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The University of Southampton
Biological Sciences

Effective management of chalk streams

Published: 13 November 2009

Involving the community in a precious Hampshire ecosystem

The Vitacress Conservation Trust (VCT) was initiated in 2006 and represents a unique collaboration between industry, academia and other stakeholders committed to the conservation and effective management of chalk streams. Chalk streams are a precious ecosystem in Hampshire, of global significance and associated with world-class biodiversity and habitat value. At the same time, they are threatened by over-abstraction of ground water, diffuse and point source pollution and from threats associated with intensification of watercress farming, fish-farming and stocking, invasion by non-native species and stringent requirements of the angling community.

In the School of Biological Sciences, Professor Gail Taylor was asked to Chair the VCT, from its inteption, following a research relationship with Vitacress Salads that spans the last ten years. The Patron of The Trust is Lord Selborne and the trustees are drawn from the company, from the Hampshire and Isle of Wight Wildlife Trust and from independent conservation experts.

In partnership with the University, the Trust has sponsored three Annual Environment Lectures, with speakers ranging from the Government Chief Scientist to the TV conservation celebrity from Spring and Autumn watch and a Southampton graduate, Chris Packham. These lectures regularly attract in excess of 200 people. In 2010, plans are advanced for a debate ‘Thought For Food’ with speakers drawn to represent biotechnology, organic agriculture and conservation-status farming. For the first time, local Sixth Form Colleges will be invited to attend, giving and even wider audience and debate on this important topic.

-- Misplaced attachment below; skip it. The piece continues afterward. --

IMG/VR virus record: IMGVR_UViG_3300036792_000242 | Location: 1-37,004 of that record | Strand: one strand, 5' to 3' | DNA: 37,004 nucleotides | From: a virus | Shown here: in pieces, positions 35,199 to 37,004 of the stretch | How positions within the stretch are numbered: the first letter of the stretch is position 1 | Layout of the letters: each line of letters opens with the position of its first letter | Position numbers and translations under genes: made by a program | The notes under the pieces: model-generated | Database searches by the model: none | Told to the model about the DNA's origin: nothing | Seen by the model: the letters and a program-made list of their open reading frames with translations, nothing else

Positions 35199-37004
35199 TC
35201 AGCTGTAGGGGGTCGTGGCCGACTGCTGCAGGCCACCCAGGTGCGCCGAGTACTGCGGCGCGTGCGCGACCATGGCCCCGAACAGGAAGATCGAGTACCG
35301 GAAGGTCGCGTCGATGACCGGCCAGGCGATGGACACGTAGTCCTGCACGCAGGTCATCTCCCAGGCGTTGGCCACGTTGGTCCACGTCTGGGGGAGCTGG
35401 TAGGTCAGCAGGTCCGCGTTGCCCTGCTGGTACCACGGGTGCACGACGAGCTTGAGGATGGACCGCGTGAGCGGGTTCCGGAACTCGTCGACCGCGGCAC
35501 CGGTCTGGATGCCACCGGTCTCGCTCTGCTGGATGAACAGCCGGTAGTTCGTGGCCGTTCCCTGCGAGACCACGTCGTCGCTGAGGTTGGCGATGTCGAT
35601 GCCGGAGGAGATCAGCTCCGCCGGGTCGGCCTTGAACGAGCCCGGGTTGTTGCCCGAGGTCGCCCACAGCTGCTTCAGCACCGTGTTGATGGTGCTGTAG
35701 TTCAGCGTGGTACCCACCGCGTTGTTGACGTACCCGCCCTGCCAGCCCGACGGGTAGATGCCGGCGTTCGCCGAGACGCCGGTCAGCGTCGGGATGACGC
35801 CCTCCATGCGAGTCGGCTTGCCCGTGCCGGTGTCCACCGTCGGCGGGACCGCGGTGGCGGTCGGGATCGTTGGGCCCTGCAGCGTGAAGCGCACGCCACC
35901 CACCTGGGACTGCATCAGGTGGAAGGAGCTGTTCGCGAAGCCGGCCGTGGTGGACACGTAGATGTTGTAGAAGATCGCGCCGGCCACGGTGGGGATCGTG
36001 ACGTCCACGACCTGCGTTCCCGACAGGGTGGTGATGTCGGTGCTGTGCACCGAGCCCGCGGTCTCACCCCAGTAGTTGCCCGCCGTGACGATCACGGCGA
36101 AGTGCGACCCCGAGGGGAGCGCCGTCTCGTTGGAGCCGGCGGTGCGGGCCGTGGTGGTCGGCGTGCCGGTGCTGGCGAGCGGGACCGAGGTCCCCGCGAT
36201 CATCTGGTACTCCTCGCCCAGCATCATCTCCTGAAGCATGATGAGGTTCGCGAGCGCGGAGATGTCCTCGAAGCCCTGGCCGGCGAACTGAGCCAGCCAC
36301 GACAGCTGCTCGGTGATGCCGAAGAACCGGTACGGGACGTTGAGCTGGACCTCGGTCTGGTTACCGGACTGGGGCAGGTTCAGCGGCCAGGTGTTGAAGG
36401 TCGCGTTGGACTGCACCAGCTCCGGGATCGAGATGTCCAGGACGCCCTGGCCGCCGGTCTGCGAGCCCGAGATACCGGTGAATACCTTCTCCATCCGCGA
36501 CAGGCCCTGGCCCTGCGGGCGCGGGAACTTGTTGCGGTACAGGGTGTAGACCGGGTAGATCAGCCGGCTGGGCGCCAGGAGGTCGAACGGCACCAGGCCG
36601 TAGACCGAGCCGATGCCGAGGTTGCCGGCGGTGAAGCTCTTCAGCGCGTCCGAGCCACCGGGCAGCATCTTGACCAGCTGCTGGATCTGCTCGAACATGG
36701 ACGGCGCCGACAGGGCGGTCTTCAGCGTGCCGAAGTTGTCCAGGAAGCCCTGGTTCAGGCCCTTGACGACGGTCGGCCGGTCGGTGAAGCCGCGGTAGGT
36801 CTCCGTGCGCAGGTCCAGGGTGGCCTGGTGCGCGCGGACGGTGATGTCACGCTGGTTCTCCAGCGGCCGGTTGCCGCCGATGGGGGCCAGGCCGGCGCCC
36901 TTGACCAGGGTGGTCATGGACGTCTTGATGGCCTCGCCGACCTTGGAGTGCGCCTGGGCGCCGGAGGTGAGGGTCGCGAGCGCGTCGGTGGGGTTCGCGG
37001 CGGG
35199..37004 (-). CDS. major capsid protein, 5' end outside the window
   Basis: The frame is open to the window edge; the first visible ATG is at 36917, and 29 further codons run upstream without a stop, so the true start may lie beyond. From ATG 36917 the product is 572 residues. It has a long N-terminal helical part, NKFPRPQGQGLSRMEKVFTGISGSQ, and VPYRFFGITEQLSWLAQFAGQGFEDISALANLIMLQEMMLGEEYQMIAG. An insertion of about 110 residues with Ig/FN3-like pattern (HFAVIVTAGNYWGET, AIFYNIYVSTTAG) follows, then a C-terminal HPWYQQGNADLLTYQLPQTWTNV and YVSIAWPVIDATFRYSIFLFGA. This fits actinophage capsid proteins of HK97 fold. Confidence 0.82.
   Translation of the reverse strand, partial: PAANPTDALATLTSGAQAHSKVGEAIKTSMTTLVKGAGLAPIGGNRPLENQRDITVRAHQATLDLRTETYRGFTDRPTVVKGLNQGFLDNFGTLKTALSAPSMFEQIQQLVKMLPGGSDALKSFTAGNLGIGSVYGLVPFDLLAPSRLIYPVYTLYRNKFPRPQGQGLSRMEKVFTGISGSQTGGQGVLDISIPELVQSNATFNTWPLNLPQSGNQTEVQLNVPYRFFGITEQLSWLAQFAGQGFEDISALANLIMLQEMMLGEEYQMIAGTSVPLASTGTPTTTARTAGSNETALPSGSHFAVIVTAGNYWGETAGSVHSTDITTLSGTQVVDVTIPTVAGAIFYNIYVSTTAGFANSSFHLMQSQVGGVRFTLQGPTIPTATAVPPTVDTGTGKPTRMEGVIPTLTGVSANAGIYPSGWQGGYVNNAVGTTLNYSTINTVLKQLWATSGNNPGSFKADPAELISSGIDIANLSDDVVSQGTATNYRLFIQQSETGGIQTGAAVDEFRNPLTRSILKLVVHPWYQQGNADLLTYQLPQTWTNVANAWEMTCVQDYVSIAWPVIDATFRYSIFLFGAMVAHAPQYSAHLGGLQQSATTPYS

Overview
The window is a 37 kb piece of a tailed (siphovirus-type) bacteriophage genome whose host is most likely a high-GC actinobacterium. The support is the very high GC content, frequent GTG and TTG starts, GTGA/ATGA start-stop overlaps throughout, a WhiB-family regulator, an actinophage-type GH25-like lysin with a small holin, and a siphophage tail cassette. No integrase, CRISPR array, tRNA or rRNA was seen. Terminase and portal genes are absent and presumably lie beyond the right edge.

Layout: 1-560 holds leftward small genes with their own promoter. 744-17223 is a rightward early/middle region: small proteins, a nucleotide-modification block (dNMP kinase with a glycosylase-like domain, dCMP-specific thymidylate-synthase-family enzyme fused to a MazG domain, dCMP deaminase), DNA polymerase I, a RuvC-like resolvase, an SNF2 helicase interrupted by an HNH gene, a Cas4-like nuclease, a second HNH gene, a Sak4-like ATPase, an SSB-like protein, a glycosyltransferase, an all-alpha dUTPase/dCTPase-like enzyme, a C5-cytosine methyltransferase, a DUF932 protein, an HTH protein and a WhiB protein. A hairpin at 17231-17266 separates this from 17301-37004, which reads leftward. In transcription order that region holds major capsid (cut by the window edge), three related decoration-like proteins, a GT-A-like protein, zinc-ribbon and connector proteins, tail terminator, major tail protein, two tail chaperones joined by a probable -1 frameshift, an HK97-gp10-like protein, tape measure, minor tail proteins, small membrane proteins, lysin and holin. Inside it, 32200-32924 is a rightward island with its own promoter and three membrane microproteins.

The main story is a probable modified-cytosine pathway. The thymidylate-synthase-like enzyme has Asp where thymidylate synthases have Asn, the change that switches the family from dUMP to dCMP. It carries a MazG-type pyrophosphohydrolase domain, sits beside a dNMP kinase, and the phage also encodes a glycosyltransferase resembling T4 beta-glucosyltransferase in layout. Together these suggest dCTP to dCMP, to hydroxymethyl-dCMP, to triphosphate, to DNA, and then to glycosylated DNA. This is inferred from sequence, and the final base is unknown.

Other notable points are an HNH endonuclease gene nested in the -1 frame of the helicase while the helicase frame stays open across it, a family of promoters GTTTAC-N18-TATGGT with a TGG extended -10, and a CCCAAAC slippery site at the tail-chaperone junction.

In addition to this, The Trust works with school children, funding ‘Watch’ groups, encouraging youngest to get involved with conservation in the environment. The Trust is also developing teaching packs on sustainable farming for use by primary school children.

Each year ‘The Chalk Headwaters Forum’ is hosted – a discussion day to identify issues of concern and this has lead to the development of ‘The Bourne Rivulet Project’ and ‘The Upper Itchen Project’. The VCT has funded a PhD studentship at the university to address concerns over watercress farming and has provided the conclusive evidence that watercress wash water was damaging freshwater shrimp numbers – an important part of the food chain for chalk streams. This has contributed important evidence and a management plan to divert wash water away from the stream, to ensure shrimp numbers remain high. A second PhD will consider the role of phosphorous in damaging chalk stream function.

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